The authors’ E4 MATLAB® toolbox offers all the computational procedures, administrative and analytical functions, and related materials for time series analysis. This flexible, powerful, and free software tool enables readers to replicate the practical examples in the text and apply the procedures to their own work.
Table of Contents
Linear state-space models
The multiple error model
Single error models
Change of variables in the output
Uses of these transformations
Filtering and smoothing
The conditional moments of a state-space model
The Kalman filter
Decomposition of the smoothed moments
Smoothing for a general state-space model
Smoothing for fixed-coefficients and single-error models
Uncertainty of the smoothed estimates in a fixed-coefficients SEM
Likelihood computation for fixed-coefficients models
Maximum likelihood estimation
The likelihood for a non-stationary model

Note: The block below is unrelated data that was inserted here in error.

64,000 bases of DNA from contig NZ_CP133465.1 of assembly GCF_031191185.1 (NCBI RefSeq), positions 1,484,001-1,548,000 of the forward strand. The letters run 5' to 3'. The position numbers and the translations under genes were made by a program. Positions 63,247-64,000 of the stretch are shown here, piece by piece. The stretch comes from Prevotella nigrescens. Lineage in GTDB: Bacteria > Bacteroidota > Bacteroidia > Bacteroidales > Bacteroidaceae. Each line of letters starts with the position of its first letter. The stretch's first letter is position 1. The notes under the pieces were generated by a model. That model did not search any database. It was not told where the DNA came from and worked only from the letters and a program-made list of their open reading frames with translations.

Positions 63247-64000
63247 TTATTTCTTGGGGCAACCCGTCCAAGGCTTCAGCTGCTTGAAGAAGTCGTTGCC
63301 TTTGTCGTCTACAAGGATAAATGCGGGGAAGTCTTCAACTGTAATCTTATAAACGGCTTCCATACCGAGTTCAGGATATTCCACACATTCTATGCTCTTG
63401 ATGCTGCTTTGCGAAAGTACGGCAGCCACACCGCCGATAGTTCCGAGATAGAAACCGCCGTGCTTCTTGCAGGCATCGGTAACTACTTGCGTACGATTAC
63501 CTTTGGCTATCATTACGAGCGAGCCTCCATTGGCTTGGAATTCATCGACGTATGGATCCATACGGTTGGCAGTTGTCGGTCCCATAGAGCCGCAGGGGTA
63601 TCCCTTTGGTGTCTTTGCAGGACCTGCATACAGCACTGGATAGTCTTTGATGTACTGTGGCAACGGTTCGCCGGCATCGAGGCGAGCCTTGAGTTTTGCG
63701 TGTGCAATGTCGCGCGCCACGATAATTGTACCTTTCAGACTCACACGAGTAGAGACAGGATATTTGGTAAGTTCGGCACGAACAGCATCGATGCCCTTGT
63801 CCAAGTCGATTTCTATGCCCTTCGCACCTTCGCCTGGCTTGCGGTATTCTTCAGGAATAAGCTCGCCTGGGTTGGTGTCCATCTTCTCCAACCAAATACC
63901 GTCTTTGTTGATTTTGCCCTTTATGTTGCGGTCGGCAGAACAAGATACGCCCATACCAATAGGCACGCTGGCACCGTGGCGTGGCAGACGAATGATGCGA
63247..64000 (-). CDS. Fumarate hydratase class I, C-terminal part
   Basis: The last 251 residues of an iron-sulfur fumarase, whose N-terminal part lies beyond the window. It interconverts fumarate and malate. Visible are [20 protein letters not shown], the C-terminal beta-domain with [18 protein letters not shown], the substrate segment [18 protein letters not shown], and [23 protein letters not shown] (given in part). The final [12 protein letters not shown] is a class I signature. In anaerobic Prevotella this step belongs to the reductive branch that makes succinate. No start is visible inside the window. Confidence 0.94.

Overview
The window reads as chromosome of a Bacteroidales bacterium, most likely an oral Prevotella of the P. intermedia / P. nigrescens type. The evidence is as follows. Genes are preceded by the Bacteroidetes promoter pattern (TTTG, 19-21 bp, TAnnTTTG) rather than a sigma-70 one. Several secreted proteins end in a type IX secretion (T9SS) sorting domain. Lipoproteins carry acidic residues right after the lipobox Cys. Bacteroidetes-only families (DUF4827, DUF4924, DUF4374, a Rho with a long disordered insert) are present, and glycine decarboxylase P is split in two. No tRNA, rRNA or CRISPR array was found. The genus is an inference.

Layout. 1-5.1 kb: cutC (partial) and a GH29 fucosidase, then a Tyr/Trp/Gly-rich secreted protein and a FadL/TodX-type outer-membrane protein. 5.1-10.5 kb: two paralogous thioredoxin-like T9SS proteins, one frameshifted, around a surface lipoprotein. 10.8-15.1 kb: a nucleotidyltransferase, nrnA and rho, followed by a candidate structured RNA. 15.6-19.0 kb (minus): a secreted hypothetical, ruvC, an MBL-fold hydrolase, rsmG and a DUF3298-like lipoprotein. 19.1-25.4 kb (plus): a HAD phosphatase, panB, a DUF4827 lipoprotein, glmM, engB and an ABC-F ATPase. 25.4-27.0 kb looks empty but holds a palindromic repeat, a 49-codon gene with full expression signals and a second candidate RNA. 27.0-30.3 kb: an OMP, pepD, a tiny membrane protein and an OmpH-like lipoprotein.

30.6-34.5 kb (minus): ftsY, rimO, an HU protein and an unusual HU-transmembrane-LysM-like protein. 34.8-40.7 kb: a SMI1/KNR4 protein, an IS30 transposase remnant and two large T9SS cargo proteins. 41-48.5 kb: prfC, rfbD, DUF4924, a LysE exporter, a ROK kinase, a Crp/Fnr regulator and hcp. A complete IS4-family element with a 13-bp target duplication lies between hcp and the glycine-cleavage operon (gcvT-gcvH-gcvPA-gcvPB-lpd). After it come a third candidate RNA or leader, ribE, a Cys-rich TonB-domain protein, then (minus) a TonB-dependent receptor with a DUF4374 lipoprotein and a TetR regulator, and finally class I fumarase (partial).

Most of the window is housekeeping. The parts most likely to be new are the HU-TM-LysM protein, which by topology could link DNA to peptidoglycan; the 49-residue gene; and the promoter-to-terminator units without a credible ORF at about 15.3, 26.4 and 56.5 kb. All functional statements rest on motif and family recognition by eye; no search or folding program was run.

The likelihood for a model with inputs
The likelihood of models with varying parameters
Regression with time-varying parameters
The likelihood of models with GARCH errors
System order estimation
Multiplicative seasonal models
Input and error-related components
Estimation of the deterministic components
Decomposition of the stochastic component
Structure of the method
The VARMAX representation of a state-space model
Notation and previous results
Obtaining the VARMAX form of a state-space model
Practical applications and examples
Aggregation and disaggregation of time series
The effect of aggregation on a state-space model
Observability in the aggregated model